Four of the samples in the Table above were examined four hours after ozonation and found to reproduce a glow curve different from those found immediately after ozonation. In the case of "1293 Aerosol", several peaks were exhibited. Since the ozonides formed initially are unstable, new chemical species are formed at various rates and glow curves such as these provide additional data for characterizing and identifying the aersol constituents.
The above detailed description of specific tests is exemplary of the present invention and are by no means considered exhaustive. These experiments were all ozonated in the laboratory at 1% ozone concentration. Interactions of (NH.sub.4) HSO.sub.4 with ozone at ozone concentrations of one part per million (ppm) have also been note. Trace amounts of ozone of this concentration are present on the earth's atmosphere at all levels and it can therefore be assumed that airborne aerosols are ozonated naturally, although not to the extent produced under the controlled laboratory tests as shown in the Table. However, with more sensitive photon detection devices, the ozonides produced naturally could be detected using procedures analogous to these described herein and the need for laboratory ozonation would be eliminated.
The temperature at which the peak intensity in the flow curve occurs is representative of the stability of the ozonides formed and can be related to activation energy for the thermal decomposition thereof. For a reaction following first order kinetics, the position of the peak depends only on the type of compounds formed and time after ozonation, and not in the concentration of these compounds in the mixture. Under such conditions the peak in the glow curve will not depend on the amount of ozone that has reacted with the aerosol and is therefore specific to the aerosol.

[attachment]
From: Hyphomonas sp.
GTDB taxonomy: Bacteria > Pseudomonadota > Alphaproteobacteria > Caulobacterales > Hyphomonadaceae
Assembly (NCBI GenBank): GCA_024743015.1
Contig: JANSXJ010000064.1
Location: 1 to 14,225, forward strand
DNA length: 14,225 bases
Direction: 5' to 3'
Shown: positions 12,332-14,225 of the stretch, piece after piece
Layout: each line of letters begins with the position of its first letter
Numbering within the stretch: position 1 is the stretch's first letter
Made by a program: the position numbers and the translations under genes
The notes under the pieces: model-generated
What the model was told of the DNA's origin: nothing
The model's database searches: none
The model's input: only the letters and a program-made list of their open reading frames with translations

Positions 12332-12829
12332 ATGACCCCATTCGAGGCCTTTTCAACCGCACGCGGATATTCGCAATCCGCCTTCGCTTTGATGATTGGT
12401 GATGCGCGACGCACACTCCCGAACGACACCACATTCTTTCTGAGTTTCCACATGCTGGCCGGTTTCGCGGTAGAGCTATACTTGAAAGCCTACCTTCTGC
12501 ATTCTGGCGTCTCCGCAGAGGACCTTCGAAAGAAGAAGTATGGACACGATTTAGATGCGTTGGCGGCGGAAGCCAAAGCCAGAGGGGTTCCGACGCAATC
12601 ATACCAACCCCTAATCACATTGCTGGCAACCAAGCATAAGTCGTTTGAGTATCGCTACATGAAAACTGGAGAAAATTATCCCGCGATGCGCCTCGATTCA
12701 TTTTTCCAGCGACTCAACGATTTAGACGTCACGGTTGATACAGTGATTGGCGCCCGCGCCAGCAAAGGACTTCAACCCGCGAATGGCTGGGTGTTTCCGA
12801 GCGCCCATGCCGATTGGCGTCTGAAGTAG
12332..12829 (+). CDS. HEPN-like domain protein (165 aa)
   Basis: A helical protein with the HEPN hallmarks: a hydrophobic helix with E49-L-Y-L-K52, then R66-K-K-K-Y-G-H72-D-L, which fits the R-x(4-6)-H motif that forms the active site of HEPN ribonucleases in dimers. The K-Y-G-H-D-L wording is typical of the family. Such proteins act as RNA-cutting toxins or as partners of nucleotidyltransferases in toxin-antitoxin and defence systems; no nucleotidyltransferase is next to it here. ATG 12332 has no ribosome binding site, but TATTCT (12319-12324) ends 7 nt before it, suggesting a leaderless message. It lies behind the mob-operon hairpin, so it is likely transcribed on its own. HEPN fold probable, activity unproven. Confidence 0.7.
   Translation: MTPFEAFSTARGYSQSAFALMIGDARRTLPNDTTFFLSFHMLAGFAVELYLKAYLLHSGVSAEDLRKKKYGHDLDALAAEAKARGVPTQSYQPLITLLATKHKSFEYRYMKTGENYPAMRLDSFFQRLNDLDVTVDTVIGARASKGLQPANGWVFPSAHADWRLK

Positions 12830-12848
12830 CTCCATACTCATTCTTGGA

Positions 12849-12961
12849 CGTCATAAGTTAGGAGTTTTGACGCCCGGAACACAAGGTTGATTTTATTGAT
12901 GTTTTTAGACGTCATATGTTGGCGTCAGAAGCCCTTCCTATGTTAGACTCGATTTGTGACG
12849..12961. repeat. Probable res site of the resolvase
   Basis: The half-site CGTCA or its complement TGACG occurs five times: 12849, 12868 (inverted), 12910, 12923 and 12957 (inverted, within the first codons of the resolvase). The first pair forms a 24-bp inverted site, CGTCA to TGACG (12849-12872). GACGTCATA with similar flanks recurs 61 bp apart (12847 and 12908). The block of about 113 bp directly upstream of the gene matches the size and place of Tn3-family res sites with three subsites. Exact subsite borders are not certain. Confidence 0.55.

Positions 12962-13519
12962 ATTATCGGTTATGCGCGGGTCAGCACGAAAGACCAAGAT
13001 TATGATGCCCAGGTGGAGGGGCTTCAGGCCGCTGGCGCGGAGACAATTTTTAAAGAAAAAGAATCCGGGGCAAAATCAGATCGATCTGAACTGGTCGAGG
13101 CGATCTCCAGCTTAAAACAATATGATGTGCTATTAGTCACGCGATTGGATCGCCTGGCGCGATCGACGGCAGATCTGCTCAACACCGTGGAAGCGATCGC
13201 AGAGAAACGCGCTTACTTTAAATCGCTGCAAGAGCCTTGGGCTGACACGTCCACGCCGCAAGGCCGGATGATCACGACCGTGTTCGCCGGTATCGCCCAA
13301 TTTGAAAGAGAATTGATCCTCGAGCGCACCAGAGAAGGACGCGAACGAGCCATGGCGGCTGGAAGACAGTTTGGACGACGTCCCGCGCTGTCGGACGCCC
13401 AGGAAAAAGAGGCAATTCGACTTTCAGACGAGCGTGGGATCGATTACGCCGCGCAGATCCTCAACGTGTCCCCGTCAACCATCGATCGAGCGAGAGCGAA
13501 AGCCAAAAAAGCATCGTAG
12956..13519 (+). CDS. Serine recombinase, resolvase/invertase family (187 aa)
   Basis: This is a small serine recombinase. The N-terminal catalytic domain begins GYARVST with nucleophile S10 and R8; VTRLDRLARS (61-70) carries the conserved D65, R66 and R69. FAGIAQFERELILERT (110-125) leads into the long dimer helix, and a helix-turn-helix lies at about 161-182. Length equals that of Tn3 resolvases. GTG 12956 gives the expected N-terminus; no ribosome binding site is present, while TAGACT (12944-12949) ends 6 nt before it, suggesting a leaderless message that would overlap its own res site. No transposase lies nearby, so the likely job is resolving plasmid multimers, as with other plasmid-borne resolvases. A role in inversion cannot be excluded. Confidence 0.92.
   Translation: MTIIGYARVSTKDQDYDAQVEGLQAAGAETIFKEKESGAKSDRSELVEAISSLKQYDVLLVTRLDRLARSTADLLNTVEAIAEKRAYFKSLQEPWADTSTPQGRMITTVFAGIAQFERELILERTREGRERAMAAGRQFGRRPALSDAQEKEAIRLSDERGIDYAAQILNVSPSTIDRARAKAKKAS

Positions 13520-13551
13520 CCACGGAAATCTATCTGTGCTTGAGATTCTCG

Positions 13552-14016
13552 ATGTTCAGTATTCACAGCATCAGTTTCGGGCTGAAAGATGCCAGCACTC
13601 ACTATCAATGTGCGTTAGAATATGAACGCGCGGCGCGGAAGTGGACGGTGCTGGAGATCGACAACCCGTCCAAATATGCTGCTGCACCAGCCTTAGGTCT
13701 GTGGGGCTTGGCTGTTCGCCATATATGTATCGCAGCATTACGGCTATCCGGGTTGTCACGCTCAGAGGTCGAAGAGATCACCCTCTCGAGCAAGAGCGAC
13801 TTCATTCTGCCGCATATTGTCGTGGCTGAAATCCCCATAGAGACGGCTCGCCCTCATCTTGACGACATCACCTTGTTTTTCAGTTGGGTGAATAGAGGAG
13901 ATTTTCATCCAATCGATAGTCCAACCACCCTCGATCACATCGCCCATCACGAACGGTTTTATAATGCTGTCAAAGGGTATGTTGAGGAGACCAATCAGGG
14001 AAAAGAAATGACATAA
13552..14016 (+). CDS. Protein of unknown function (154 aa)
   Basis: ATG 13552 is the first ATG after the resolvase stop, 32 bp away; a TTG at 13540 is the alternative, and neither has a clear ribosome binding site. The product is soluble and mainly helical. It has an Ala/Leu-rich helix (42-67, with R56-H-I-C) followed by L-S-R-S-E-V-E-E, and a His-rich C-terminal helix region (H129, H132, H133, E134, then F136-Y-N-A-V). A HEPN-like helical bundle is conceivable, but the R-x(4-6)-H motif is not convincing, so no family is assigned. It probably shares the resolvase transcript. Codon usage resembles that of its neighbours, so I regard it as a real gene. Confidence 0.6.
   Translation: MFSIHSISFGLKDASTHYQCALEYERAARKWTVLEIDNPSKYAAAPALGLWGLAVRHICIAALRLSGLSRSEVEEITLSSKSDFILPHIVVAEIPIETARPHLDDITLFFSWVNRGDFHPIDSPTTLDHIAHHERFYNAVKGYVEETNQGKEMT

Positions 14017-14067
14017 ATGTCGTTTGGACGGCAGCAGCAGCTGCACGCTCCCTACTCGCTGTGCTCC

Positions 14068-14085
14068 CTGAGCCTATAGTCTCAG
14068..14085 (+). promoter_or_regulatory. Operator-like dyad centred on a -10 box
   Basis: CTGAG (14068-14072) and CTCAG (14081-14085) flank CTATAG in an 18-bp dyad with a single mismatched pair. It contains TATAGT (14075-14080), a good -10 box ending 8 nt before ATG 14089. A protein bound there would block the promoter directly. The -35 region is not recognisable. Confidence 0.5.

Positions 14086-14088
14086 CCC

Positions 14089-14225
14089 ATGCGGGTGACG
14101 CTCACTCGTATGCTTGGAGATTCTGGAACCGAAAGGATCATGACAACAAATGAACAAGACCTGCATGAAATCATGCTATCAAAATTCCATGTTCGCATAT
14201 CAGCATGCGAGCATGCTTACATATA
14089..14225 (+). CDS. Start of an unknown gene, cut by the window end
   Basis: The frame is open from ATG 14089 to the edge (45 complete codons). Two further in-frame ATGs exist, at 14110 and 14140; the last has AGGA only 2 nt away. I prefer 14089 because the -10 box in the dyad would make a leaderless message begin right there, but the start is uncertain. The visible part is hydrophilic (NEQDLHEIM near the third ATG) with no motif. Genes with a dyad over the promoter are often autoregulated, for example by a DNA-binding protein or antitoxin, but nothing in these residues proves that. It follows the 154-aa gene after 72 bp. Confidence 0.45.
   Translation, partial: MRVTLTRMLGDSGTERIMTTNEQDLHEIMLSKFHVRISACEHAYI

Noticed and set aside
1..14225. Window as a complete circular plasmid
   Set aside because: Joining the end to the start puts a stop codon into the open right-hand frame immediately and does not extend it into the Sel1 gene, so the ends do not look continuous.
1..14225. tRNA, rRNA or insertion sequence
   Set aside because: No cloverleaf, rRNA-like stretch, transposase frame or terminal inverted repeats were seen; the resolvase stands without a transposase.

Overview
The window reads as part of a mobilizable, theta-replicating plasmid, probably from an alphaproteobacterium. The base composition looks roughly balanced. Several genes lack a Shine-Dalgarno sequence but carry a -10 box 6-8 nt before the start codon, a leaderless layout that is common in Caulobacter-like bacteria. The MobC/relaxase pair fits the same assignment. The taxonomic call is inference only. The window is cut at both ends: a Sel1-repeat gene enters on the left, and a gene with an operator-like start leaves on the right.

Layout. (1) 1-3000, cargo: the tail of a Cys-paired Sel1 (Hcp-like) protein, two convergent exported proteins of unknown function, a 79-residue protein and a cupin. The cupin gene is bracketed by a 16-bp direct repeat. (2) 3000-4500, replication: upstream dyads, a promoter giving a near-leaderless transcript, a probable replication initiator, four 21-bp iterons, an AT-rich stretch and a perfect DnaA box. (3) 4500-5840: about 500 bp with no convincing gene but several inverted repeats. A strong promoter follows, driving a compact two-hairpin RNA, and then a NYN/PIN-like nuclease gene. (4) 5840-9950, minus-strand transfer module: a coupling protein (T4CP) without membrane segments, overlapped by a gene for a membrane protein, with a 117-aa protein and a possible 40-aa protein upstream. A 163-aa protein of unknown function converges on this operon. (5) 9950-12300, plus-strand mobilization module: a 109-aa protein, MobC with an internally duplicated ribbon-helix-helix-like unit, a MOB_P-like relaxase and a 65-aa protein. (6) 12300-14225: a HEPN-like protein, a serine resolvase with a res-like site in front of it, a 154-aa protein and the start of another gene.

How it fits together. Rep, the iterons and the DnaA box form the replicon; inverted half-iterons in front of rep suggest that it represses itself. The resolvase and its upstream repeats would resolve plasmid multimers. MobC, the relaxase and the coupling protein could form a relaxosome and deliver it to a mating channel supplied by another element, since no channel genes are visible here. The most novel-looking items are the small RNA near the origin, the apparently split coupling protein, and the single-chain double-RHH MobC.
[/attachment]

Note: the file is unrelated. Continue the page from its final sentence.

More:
It is thus seen that the present invention provides a process for readily determining the presence and identity of various aerosols in the test sample and can serve as an aid in determining the source of such aersols in a specific geographic area. This is accomplished by the heterogeneous interaction occuring between the known various organic and inorganic atmosphere aerosols and ozone. This interaction is observable in the laboratory by utilizing a fluorescer as a transfer agent or indicator for the aerosol/ozone interaction and by using a thermoluminescence technique to obtain a luminescent spectrum. This spectrum is different for each compound and is thus characteristic of the molecular structure of the compound. This spectra also changes with time after ozonation and thus additional chemical reactions take place after the initial heterogeneous complexing. With available meterological data at the test site, these properties make the present invention of a sensitive thermoluminescent process applicable for detecting and tracking aerosols to their source, i.e., smoke stacks, chemical plants, steel mills, etc. Additionally, the instrumentation requirements for the present invention make the process readily suitable for source identification in the field as well as for ground truth and flight experiments.
Also, the present invention provides a useful tool for parameter evaluation in atmospheric chemistry models which include aerosols and in the basic study of heterogeneous chemistry. The observations of luminescence indicate that the aerosol/ozone complex is a high energy species with serious implications with respect to toxic biological properties such as mutagenicity and carcinogenicity. Another unique advantage of the present invention is the sensitivity of the process. Solid reaction rates as low as 10.sup.-9 mole/year and liquid reaction rates as low as 10.sup.-14 mole/year can be measured by the process described herein.
Although the invention has been described relative to use of precise equipment and with specific illustrative examples, it is not so limited. There are obviously many modifications and variations of the present invention that will be readily apparent to those skilled in the art in the light of the above teachings. It is therefore to be understood that the invention may be practiced otherwise than as specifically described herein within the scope of the appended claims.